• “Enrollments… rose far beyond normal capacity. … Special … mechanisms were created. Curricula were streamlined to help veterans complete their work rapidly. Year-round schedules were adopted, and graduation requirements were relaxed. Credit for (military service). Refresher courses and noncredit programs for poorly prepared veterans…”

Richard M Freeland, “The World Transformed: A Golden Age for American Universities”. ASHE Reader, 597-618 . In his Academia’s Golden Age: Universities in Massachusetts, 1945-1970 (1992), OUP UK

item 5 ideas for you
Item 5: Ideas for you
  • What makes federal influence possible in USHE? How do large influxes of categories of students affect USHE?
item 53
Item 5
  • These are federal national policy statements that fundamentally re-shaped USHE
  • The “Truman Report” recommended a broad expansion of access with funding support; it described a system of higher education open to and serving American democracy with admissions and programs reducing inequality
item 54
Item 5
  • The Higher Education Act of 1965 built on earlier federal legislation supporting students and HE, and is marked by support for students considered economically or academically disadvantaged, for developing institutions, for libraries, and for teachers.
  • It is a Great Society program that envisions HE as a national benefit.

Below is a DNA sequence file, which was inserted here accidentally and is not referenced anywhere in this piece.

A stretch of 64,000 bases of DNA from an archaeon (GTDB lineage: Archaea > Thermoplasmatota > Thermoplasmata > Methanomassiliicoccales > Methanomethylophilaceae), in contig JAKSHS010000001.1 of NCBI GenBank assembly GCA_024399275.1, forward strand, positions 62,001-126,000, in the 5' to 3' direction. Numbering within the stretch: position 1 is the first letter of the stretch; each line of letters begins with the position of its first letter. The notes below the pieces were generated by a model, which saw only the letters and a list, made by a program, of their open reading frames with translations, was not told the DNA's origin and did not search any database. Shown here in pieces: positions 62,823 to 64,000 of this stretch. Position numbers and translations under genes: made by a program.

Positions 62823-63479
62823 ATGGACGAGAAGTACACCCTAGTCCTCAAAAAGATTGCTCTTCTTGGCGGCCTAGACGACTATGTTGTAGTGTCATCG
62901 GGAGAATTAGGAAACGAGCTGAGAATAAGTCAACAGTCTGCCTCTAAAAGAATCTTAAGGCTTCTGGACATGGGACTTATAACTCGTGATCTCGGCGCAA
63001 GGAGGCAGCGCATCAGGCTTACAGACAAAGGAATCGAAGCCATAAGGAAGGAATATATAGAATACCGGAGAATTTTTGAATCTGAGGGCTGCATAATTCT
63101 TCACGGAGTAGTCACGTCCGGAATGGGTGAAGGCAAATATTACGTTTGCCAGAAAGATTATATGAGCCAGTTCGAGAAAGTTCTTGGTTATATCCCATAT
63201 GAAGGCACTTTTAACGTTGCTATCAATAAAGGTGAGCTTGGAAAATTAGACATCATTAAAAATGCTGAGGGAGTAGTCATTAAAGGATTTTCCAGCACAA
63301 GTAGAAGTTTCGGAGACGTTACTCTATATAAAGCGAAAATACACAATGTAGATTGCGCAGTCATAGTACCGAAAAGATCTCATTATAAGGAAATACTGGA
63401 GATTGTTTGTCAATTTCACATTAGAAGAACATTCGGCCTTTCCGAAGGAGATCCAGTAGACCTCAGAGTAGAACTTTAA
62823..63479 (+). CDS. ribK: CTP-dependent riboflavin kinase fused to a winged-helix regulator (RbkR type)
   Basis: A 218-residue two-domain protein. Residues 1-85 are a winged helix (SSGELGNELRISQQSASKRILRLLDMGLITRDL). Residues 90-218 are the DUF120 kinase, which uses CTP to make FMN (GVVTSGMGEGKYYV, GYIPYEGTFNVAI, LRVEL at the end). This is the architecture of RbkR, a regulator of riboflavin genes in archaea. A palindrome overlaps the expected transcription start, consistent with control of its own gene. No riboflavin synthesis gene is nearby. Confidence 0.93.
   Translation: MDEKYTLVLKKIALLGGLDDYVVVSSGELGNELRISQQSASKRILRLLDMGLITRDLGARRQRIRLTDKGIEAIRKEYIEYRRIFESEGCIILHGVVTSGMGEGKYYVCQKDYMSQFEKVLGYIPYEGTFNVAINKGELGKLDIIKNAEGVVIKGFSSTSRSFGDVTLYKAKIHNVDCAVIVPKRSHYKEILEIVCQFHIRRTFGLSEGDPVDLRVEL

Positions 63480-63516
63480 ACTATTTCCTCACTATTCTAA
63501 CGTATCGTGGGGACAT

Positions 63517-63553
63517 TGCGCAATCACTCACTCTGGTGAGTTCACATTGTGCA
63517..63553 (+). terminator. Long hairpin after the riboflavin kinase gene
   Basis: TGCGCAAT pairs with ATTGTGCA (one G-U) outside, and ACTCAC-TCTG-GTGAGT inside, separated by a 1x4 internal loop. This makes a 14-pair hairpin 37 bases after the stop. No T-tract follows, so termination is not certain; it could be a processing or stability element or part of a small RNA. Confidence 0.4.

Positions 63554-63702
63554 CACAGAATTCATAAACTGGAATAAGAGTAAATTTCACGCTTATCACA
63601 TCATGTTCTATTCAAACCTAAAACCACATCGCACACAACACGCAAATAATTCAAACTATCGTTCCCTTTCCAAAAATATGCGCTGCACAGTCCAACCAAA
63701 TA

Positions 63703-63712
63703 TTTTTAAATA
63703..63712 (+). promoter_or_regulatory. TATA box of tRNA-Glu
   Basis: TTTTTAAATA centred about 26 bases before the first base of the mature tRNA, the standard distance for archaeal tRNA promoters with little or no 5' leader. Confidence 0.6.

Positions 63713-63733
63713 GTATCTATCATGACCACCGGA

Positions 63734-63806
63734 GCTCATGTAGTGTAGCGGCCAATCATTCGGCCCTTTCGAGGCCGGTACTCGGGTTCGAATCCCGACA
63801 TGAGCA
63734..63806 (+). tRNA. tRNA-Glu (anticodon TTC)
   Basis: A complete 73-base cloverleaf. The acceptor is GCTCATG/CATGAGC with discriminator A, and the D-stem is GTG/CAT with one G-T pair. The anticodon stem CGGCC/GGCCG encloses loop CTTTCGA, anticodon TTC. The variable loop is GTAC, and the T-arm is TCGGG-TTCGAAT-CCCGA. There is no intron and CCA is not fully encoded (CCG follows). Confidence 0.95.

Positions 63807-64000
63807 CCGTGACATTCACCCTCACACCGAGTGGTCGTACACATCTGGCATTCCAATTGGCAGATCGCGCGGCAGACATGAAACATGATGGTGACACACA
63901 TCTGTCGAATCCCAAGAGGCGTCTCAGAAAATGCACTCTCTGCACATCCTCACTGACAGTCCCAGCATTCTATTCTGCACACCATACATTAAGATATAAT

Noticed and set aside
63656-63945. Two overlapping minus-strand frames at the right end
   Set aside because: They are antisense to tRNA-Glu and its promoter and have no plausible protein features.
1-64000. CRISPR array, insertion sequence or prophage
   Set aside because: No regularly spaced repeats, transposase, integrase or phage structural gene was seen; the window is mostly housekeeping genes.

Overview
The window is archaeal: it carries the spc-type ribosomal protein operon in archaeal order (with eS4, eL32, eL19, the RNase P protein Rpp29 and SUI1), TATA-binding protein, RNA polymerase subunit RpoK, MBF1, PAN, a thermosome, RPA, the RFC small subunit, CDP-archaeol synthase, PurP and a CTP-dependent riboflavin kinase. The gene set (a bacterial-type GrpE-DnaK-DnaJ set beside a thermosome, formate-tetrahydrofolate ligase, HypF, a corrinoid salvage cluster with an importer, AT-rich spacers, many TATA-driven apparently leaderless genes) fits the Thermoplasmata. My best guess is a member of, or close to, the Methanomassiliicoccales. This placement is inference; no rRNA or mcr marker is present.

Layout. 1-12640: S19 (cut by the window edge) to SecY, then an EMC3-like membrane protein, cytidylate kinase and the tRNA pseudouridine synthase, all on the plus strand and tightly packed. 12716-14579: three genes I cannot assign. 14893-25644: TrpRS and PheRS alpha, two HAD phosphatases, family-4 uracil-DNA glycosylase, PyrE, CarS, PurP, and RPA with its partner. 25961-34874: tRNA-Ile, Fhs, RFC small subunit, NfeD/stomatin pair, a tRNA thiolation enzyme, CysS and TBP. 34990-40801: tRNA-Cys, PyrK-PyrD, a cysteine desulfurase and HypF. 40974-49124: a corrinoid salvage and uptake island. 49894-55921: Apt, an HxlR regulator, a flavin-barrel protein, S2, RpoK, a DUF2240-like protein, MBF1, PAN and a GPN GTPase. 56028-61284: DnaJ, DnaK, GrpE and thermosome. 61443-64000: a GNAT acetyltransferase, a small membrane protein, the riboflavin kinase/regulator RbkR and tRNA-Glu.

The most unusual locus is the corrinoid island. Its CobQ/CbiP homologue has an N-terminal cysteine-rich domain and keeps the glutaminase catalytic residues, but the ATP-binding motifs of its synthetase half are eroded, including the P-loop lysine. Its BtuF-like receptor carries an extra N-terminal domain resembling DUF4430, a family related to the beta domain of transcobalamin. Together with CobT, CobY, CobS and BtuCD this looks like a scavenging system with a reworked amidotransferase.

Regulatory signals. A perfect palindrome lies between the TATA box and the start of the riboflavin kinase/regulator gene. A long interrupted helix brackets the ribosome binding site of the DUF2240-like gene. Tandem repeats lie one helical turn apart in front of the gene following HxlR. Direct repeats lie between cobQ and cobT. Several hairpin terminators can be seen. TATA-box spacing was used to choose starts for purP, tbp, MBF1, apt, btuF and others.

item 5 ideas for you1
Item 5: Ideas for you
  • Has the availability of federal student loan and grant programs affected your education? If yes, what would you have done without them? If no, here’s idea two
  • USHE is open to all - should it be so or should an academic assessment, similar to financial needs assessment, determine admissions cut offs?
item 6
Item 6
  • These are the AAUP Statement of principles and ABOR
  • Each addresses the issues of the rights and responsibilities of the academy.
  • AAUP stated the position of the faculty as the leaders of the generation and transmission of knowledge
  • ABOR approached the matter from the consumer, the student and society
item 61
Item 6
  • Both share similar principles but
  • Are apart in purpose and implementation
  • The AAUP statement is widely adopted by colleges and universities and included in governance, Board, senate and union documents
  • ABOR has been adopted as a guideline by a number of state legislatures
item 62
Item 6
  • Thought for you
    • What’s your take?
item 7
Item 7